Even if you don’t own a pet gecko, we’re willing to bet that nearly all of you have visited a reptile house at a zoo at some point. By chance, did you happen to see a gecko inside that reptile house that was licking its eyeballs? Ever wonder why some species of gecko lick their eyeballs?
This blog article is dedicated to answering the question of why geckos lick their eyeballs. We’re willing to bet you’ll learn a thing or two!
First of all, we should tell you that there are two types of geckos – those with eyelids and those without eyelids. Gecko species with eyelids are all grouped taxonomically into a family called Eublepharidae. This family includes leopard geckos (Eublepharis macularius), fat-tailed geckos (Hemitheconyx caudicinctus), and banded geckos (Coleonyx sp.) to name a few.
It’s important to distinguish between species of geckos with eyelids and species without eyelids because species without eyelids are the type of geckos that will lick their eyes. Because they have no way to stop debris from entering their eye or even washing away any detritus that accumulates on their eye, lidless geckos must in fact use their tongues to clean their eyes.
The Eublepharidae family, which we’ve already established does possess eyelids, can and will still lick its eyes, but because geckos in this family have the capability to blink, it’s not as common of a behavior. Most geckos with eyelids will only lick their eyes if they have something irritating on or near it.
The gecko species that can’t blink have fixed, immovable eyelids. Examples of species of gecko with these types of eyelids are Tokay geckos (Gekko gecko), crested geckos (Rhacodactylus cilliatus), 52 species of day geckos (Phelsuma sp.), and house geckos (Hemidactylus ssp.). These types of geckos have what is called a spectacle, or a clear scale over their eyes instead of an eyelid. It is often said that a gecko’s tongue is like a windshield wiper and the spectacle is like a windshield. We think this is an apt simile and when children ask us why geckos lick their eyes, that’s pretty much our straight-forward, simple answer.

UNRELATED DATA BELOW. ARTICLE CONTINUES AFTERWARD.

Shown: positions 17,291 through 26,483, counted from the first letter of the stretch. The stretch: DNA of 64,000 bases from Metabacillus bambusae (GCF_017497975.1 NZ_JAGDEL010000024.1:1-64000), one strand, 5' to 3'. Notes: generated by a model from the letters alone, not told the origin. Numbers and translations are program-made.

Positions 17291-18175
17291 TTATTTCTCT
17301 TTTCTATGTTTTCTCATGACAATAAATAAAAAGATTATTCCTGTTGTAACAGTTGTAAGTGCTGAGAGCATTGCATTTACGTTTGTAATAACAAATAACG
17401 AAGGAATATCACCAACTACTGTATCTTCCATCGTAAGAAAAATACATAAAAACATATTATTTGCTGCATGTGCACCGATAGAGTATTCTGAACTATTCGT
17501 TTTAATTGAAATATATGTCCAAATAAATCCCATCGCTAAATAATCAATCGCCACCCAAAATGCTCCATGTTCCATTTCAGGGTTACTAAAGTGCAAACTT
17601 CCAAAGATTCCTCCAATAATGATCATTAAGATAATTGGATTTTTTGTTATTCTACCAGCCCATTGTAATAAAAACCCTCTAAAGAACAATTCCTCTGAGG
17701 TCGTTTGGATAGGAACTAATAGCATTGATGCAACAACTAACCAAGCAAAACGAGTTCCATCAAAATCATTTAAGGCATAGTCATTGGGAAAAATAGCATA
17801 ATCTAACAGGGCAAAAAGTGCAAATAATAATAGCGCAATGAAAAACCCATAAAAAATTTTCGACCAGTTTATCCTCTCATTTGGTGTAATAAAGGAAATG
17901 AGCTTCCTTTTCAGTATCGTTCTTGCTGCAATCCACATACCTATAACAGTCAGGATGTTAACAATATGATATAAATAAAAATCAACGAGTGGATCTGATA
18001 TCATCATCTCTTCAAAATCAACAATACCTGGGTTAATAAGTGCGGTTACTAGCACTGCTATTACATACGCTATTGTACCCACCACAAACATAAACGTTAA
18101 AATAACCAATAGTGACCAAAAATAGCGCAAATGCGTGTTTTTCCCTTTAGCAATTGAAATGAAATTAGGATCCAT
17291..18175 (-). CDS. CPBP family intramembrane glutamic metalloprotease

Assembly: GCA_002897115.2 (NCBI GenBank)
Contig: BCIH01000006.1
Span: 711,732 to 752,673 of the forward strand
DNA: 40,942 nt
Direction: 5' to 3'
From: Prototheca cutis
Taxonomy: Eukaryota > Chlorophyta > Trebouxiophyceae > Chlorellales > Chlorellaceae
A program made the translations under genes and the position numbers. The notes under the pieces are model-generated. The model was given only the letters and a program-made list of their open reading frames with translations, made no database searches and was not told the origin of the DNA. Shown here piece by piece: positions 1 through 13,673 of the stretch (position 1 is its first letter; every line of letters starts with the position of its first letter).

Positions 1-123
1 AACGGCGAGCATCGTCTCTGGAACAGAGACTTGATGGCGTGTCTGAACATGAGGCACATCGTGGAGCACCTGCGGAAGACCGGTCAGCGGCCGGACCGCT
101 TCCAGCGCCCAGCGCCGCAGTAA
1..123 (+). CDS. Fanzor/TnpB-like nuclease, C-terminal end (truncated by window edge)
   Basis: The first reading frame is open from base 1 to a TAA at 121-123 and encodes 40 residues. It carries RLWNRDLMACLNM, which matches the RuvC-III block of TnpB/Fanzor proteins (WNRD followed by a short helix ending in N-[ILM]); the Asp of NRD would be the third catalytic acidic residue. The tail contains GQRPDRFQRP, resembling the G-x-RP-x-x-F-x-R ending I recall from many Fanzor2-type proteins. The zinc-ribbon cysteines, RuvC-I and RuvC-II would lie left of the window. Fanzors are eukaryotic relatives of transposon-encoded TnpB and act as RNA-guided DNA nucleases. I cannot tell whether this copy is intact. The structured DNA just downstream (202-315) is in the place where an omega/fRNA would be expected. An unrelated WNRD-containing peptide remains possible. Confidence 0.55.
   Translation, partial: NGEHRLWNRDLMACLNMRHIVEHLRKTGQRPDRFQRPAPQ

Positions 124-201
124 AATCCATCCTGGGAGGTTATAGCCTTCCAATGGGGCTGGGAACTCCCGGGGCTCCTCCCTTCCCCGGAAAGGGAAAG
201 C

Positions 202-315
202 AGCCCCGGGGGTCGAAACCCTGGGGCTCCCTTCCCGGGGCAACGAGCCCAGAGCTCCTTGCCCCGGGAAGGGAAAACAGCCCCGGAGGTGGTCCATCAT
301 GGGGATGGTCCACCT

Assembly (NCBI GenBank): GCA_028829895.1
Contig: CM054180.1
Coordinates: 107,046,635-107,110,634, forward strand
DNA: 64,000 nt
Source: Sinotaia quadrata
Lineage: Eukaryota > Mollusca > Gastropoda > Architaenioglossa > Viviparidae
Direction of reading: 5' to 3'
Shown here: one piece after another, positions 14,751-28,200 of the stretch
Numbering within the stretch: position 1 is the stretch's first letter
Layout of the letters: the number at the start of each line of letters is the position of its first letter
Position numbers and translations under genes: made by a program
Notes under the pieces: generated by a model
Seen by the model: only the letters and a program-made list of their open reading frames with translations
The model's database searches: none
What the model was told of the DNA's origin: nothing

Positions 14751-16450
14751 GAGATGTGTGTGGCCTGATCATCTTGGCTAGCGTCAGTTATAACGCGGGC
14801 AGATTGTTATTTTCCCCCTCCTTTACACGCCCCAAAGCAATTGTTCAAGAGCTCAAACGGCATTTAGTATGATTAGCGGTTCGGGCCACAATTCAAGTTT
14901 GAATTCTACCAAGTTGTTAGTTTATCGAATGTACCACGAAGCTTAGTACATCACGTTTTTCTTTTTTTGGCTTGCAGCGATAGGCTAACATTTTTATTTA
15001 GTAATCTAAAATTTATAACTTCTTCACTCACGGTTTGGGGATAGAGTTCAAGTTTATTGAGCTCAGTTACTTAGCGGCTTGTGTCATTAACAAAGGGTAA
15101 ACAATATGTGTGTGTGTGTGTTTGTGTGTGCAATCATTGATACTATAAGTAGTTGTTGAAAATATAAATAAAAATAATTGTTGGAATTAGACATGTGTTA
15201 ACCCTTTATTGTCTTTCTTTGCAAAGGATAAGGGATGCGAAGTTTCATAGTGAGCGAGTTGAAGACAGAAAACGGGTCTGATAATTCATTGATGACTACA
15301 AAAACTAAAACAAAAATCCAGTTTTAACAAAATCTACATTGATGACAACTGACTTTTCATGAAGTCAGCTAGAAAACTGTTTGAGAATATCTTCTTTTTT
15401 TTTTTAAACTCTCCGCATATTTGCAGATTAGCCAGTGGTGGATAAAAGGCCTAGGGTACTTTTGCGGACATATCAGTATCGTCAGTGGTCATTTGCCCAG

Many geckos have very elaborately patterned eyes with vertical slit pupils. The vertical pupils are a way for the gecko to protect itself when basking in the sun. Because geckos can’t wear sunscreen on their eyes (or anywhere else for that matter!) and they can’t close their eyes to squint against the sun even if they wanted to, the vertical slit pupils help keep out damaging sun rays.
If you’ve ever taken the time to look closely at a gecko that can’t close its eyes, you might have noticed that the eyes are very detailed with intricate patterns and often beautiful flecks of metallic. It’s commonly thought that these patterns act as camouflage since these types of gecko’s eyes are forever open.
Besides keeping their eyes clean, geckos also need to keep their eyes moist. Have you ever tried to go without blinking for a period of time? Imagine how you would feel if you physically couldn’t blink. That’s what geckos live with on a daily basis, so licking their eyes also helps to keep their spectacles from drying out and serves the same function as when we humans blink.
So take note next time you visit a reptile house in a zoo. Check out the geckos and watch how often they lick their eyes. Hey – wouldn’t that make for a fun children’s science project? Something along the lines of comparing how many times geckos lick their eyeballs per minute to how many times people blink per minute?
If you think you might be interested in a pet gecko of your own, whether it be of the variety that can blink or the type that licks its eyes, Backwater Reptiles has got you covered. We sell many species of gecko and we think all of them make captivating pets.